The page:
I've started collecting the parts for the DVD server too. So far I have 5 DVD drives (don't need R/W for this, so I class them all as read only). I have an old 6 bay tower that will work as the housing, with a 400w PSU rescued from my new desktop. Another old case has an Intel mom-board with a single core Pentium processor around 2.3ghz, and probably around 2 gigs of RAM, which should suffice. I'm thinking of running it on Ubuntu 32bit server, and setting it up for hibernate and wake-on-LAN since it doesn't need to be up all the time. An old 80Gb HDD for boot, and I added a PCI card IDE controller to handle the additional DVD drives. You would be amazed at the extra crap I have lying around here! I know I am, I just found a couple of ISA ethernet cards with BNC connectors that I didn't know I still had, along with cables and terminators! I'd set them up for laughs, but I don't think I have any mom-boards left with ISA slots and I believe the throughput on them was around 1.5mb/s!

Sorry, I can't type a short post it seems, and this is still the intro thread! I'll post the specs of each machine in a new thread somewhere more appropriate, since this is looking to turn into a real project!

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Ian
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Re: The "introduce yourself" thread

Postby Ian » April 19th, 2014, 7:34 pm

Hi Davey,

Good idea about using a VM just for Deluge. I might just try that one myself :thumbup:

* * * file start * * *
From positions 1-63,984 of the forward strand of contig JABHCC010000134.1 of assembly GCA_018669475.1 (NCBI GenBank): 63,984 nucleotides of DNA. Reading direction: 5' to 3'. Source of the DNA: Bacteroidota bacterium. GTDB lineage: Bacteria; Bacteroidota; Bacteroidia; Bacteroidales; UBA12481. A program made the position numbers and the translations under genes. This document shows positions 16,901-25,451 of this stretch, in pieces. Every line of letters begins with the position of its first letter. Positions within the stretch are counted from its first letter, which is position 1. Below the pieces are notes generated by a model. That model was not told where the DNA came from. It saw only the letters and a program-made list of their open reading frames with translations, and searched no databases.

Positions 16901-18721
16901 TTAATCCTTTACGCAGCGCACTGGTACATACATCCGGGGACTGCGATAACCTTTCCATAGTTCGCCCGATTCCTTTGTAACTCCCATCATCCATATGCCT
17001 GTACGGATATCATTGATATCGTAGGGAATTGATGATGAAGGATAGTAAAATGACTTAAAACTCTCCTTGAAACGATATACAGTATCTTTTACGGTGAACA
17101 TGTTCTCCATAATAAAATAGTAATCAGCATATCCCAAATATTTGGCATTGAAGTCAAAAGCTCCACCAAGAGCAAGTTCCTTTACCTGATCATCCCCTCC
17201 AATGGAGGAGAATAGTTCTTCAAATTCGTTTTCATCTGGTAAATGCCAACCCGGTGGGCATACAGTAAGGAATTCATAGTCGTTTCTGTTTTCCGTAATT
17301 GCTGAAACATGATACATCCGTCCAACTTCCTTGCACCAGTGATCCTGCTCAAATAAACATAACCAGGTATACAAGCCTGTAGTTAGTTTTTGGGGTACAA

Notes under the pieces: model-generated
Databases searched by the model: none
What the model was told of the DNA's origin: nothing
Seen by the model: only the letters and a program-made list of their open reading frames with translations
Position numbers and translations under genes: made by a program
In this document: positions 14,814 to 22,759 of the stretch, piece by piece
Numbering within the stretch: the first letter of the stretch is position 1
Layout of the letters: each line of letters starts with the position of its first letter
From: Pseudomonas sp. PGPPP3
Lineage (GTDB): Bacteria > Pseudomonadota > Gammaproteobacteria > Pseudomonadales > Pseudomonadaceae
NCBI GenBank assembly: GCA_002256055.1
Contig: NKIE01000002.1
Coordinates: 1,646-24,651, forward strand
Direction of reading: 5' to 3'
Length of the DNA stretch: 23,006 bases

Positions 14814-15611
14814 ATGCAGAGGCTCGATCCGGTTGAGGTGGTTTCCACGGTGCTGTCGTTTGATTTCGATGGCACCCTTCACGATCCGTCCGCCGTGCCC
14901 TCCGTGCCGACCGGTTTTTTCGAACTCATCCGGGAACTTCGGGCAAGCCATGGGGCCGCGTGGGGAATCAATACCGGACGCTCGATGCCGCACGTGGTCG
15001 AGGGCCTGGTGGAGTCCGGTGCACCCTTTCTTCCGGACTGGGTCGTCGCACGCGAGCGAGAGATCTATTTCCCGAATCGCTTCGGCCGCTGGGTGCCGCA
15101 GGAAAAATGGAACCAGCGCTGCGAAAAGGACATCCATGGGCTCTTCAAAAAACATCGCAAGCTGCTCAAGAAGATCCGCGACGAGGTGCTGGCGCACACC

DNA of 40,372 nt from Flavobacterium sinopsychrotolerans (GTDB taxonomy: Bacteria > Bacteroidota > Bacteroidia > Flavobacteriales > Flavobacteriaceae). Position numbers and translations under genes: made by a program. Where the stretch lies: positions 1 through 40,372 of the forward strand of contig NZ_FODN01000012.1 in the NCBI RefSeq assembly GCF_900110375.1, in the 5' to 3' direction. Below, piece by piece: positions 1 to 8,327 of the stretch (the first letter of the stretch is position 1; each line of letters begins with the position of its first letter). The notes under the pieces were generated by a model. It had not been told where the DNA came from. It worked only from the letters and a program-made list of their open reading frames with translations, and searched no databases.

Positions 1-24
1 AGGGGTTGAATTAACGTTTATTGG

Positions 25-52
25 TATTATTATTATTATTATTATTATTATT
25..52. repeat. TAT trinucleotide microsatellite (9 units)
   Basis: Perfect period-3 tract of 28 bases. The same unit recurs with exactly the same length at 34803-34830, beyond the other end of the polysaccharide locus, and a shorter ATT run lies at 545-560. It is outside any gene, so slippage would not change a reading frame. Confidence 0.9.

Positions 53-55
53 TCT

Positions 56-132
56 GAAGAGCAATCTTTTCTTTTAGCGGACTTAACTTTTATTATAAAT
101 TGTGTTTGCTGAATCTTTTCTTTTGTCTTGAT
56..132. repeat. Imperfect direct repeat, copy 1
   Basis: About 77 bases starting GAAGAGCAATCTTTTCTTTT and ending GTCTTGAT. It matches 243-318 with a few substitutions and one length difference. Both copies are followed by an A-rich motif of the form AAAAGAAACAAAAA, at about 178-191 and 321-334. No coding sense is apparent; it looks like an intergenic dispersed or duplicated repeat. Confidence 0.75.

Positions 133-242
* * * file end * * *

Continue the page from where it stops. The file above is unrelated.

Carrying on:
In terms of horsepower I think you'll be fine with your setup, I regularly run 4 HD streams simultaneously and the server does not even break into a sweat. BUT, any required transcoding is done at the client end so all the server is really doing is serving up the files, the CPU & memory usage is negligible. But I take your point about you being the only one in the house.

The only irritation I find with running VMs is you have to set aside a fixed amount of memory for each instance. It would be great if you could pool the memory and each VM grabbed what it needed as required rather than on startup. But presumably there's a very good technical reason why it doesn't work like that. :think:

I never knew that about data centres. I recently bought myself a 4u rack case which can hold 10 drives and it has a couple of 80mm fans which are real screamers. I've bought myself better fans but they're still far too noisy. I tried to get fancontrol working but my motherboard wouldn't have any of it. So, I either upgrade my motherboard or put up with the noise :thumbdown: